I think that strong scientific evidence is the tether holding us on that edge, looking over, and surveying the places we might fall or climb. It lets us reach the edge and innovate, but we must always be cautions to keep close hold of the tether. And, should we find ourselves advocating a position that goes against the majority of scientific evidence, we ought to ask ourselves some very hard questions. If the anti-vaccine advocates are any indication, activists who rush to an extreme relying on bad evidence may fall a long way from the truth, and many never find their way home.

Knights of the Silver Bullet

via Flickr user BradI want to confess something: despite my deep concern for social and environmental justice, I sometimes have serious doubts about the way many of us approach those issues. I, too, feel overwhelmed by the enormity of pervasive problems—climate change, racism, sexism, economic and social inequality… these seem too big to change. At times I feel the most we can do is hold a small beachhead against an ever-advancing flood. And I see some people defending each of their solutions as THE solution, and I yearn to find one myself.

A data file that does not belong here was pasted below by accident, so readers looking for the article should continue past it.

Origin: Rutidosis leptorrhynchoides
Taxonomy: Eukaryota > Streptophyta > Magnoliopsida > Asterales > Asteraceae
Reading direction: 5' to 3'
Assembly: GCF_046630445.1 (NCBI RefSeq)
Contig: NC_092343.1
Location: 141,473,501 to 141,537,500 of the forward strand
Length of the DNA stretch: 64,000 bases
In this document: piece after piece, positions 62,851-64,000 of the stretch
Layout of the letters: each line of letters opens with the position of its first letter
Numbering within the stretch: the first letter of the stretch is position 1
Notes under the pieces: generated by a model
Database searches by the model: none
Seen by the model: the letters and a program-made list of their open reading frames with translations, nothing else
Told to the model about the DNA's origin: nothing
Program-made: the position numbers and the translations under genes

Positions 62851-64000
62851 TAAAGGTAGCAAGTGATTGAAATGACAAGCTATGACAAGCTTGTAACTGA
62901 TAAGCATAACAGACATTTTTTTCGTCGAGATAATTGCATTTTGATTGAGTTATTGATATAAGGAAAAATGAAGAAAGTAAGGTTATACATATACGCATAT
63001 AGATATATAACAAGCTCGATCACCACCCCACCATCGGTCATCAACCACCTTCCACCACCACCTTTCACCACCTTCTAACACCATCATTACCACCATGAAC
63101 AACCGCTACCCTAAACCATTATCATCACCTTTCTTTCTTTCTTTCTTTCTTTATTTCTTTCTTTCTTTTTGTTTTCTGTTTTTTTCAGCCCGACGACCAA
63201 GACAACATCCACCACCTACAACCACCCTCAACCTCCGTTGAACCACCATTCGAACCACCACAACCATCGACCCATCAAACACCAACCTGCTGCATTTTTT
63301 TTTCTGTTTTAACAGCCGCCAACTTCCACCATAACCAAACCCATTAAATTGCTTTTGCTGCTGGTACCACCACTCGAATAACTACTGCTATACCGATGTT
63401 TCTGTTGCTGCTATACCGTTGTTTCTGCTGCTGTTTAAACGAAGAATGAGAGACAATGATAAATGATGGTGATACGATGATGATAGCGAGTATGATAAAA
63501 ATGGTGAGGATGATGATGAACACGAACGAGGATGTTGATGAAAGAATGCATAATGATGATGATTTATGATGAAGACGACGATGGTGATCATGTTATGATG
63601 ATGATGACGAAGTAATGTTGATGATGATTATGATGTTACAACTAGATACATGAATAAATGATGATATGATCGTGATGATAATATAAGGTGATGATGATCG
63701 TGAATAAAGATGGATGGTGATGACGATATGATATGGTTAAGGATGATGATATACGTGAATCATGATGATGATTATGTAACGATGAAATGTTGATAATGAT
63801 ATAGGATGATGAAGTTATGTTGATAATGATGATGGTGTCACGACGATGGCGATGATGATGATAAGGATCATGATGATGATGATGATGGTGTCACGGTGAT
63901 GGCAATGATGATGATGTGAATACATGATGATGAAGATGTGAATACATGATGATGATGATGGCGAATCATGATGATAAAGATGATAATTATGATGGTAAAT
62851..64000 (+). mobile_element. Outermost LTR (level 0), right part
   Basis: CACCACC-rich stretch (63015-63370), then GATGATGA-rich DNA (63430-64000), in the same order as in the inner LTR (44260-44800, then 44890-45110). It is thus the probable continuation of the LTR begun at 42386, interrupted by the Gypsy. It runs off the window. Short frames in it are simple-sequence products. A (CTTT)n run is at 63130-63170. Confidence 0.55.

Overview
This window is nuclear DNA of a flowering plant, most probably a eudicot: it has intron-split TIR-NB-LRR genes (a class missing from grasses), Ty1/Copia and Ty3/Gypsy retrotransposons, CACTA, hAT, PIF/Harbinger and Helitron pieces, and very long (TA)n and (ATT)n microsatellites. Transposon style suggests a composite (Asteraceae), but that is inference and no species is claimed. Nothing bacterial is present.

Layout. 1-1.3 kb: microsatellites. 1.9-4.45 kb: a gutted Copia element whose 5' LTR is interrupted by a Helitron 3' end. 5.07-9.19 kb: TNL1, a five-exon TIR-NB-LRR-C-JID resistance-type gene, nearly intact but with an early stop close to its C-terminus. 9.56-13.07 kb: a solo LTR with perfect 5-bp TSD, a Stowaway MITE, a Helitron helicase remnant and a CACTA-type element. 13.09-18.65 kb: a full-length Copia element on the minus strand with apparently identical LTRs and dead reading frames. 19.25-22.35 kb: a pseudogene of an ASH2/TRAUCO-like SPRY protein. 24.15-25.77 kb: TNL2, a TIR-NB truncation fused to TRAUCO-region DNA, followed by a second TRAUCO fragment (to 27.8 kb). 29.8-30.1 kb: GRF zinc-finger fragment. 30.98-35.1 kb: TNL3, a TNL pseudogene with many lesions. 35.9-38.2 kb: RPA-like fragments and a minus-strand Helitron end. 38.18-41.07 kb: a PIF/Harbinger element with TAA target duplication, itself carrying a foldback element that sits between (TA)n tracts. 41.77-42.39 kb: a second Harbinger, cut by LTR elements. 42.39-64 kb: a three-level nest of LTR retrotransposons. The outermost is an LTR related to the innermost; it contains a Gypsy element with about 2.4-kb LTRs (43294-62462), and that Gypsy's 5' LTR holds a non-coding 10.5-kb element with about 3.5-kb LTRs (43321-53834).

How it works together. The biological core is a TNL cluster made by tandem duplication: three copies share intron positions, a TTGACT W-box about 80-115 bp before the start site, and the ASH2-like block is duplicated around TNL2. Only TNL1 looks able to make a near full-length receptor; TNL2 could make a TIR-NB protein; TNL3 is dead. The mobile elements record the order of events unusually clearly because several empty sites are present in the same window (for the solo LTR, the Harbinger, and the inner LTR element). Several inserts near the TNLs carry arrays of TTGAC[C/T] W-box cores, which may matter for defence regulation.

And believe me, it is exhilarating and empowering and energizing to know that you have found THE solution! It is a deeply religious experience to tilt at windmills and slay dragons, to face a world of challenges that you can solve, and to evangelize for your solution with absolute faith in it’s efficacy.

But you can do all that and still be wrong.